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How To Rollover Your 401(k), While Still Working

401(k) RolloverHere’s the problem: You want to rollover your 401(k) to get more investment options inside an IRA.

You are not happy with your 401(k) investment options, or with the ease with which you can manage the funds in your 401(k).

You may even want to work with an advisor to help you manage your savings inside your IRA, if only you could rollover your 401(k) funds into the IRA. The only problem is you are still employed and you don’t know if your 401(k) plan will let you rollover your funds while you are still working for them.

Now you may not be ready to retire, but you can see that in about 1 to 5 years you will be ready to quit working at your current employer. And you want to start planning for retirement now so you can be fully prepared. To do this, you want to be able to continue tax deferral on your 401(k) funds (by rolling them into an IRA) and gain access to many more investment options that you will have available inside an IRA.

You may be able to do this. And I’ll show you how. But first, let me tell you how the 401(k) rollover rules work so it all makes good sense.

Your 401(k) Plan Must Follow The Law

There are certain rules in place that your 401(k) plan must follow when it comes to allowing you to rollover your 401(k) into an IRA, while you are still working with that employer. These are the 3 types of contributions that are legally allowable for you to rollover into an IRA.

  1. Employer contributions
  2. Employee after-tax contributions (not Roth contributions)
  3. Employee contributions if older than 59 ½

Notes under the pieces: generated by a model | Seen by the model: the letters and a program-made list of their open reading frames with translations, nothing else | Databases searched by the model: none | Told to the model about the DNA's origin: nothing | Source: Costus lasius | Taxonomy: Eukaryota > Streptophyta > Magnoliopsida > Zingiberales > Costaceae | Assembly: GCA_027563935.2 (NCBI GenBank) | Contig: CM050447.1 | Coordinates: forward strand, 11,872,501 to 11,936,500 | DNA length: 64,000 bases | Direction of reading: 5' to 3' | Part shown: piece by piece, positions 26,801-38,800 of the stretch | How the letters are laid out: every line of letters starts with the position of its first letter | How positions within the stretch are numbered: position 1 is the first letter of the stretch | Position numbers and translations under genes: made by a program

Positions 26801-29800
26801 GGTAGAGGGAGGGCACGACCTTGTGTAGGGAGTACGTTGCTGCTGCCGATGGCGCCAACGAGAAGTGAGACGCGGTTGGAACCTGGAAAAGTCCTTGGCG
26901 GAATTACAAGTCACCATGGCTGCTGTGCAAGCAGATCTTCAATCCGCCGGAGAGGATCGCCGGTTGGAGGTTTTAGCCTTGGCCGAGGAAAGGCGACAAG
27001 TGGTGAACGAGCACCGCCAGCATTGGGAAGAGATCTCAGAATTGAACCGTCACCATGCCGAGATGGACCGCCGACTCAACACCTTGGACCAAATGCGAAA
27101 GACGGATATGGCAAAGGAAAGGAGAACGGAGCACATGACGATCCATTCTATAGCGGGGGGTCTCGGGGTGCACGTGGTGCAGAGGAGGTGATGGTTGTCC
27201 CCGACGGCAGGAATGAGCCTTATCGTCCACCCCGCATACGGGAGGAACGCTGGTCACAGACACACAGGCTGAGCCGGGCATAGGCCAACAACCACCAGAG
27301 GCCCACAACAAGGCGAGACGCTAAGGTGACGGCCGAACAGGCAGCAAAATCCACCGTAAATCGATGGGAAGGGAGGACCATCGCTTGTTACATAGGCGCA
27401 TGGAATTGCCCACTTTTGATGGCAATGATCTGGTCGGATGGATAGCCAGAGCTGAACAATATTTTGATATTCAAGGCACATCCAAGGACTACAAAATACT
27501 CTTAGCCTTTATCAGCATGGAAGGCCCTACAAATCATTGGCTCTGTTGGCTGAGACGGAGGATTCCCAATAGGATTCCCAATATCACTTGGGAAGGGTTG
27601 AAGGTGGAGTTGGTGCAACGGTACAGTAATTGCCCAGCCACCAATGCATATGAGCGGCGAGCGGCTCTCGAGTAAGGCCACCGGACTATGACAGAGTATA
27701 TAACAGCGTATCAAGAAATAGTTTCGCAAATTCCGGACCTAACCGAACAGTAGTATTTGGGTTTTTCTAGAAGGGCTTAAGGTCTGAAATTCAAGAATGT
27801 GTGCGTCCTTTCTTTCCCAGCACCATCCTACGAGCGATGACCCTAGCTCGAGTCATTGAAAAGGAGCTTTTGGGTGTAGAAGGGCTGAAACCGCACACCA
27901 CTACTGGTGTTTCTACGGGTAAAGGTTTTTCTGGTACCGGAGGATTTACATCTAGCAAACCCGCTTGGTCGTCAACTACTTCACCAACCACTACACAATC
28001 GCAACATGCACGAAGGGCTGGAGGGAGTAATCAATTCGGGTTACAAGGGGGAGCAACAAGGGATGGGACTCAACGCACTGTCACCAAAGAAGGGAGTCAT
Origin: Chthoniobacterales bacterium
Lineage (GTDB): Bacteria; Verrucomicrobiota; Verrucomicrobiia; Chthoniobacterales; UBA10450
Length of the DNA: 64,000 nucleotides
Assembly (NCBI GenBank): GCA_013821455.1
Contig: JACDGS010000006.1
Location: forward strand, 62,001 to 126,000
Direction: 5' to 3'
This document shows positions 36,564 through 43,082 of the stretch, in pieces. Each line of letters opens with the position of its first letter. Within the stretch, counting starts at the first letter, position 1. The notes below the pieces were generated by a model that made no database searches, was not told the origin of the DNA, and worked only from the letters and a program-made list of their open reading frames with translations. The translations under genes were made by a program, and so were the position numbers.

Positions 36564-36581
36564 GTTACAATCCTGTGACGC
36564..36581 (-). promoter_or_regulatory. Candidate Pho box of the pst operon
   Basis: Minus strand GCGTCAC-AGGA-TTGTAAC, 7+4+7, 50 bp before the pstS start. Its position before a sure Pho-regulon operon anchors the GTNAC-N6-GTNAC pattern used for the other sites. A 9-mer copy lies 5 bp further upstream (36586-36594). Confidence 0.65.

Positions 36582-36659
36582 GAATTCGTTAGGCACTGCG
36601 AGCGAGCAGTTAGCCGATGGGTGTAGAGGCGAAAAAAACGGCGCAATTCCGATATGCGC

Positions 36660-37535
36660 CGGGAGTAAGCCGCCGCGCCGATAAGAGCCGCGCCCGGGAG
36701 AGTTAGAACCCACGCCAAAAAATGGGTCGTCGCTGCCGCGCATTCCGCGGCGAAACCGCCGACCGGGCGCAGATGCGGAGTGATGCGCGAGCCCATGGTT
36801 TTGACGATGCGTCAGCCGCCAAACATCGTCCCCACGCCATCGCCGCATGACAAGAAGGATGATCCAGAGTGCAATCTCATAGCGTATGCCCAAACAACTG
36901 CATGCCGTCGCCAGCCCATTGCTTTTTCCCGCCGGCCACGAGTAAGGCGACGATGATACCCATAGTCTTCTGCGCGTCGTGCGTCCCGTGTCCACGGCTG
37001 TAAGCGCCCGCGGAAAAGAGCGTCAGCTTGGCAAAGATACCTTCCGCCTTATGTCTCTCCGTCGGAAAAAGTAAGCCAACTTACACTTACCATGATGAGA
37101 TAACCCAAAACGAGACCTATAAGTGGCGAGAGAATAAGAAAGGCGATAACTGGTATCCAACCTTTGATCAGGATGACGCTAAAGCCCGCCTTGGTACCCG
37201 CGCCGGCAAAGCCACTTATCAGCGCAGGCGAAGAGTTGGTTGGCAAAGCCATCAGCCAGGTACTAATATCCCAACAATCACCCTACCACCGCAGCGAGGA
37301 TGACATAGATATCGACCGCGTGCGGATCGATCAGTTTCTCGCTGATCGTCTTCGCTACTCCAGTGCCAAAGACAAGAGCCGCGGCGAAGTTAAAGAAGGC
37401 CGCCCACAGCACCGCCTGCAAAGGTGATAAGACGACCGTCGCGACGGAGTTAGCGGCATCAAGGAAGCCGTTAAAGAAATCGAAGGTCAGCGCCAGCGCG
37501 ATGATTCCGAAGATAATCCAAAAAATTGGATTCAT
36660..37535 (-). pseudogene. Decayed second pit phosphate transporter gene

So your 401(k) can allow you to rollover these 3 types of contributions while you are still working for that employer.

Employer contributions is easy to understand. That’s what your employer contributed into your plan through either matching or profit sharing.

Employee after-tax contributions (not Roth contributions) are different from Roth contributions. Yes, Roth contributions are after-tax, but their earnings are not taxed either. But a non-Roth after-tax contribution will have its earnings taxed later. Not all 401(k) plans allow these types of contributions.

Now we get to the big one: Employee contributions. If you are older than 59 ½ your plan may allow you to withdraw your contributions. This will probably be the majority of your 401(k).

If you are under age 59 ½ then don’t even bother asking if you can rollover your contributions into an IRA. Your plan provider is not legally able to allow this. It may allow you to rollover the contributions your employer made, even if you are under age 59 ½. But it’s not going to allow the contributions that you made.

So those are the 3 types of contributions that are allowed to be rolled over into an IRA while you are still working for your employer. But there’s one more catch…

Your 401(k) Plan Can Choose To Be More Restrictive Than The Law

Just because the law allows your 401(k) plan to let you rollover these 3 types of contributions into an IRA does not mean it will actually let you do it.

Your 401(k) plan can choose to be more restrictive than the law if it wants to. Think of it this way. A teetotaler can legally drink beer in our country. But he chooses to be more restrictive than the law and will not allow alcohol consumption in his life.

Your 401(k) plan can do this exact same kill-joy behavior by being more restrictive on allowing rollovers while you are still employed.

(Don’t worry about it once you quit working for your employer. They can’t restrict you from rolling over your funds into an IRA at that point.)

That’s why you must ask your 401(k) plan provider what their rules are concerning in-service withdrawals (that’s just industry jargon for being able to make withdrawals while in the service of your employer).  

In Conclusion

This should help answer a lot of your questions on whether or not you can rollover your 401(k) while still working. If you have other questions or concerns about your own 401(k) that you would like to ask me, then send me an email.

Or if you’d like to talk about it, you can get on my calendar for a 20 minute phone conversation by CLICKING HERE to claim a spot on my calendar.

And if you know anyone else that has questions about rolling over their 401(k), be sure to forward this article to them. I believe we can all make a bigger impact together than I can by myself. A great way to share it with your friends is to click the Facebook share icon to the left of the screen.

In your service

Chris Hammond


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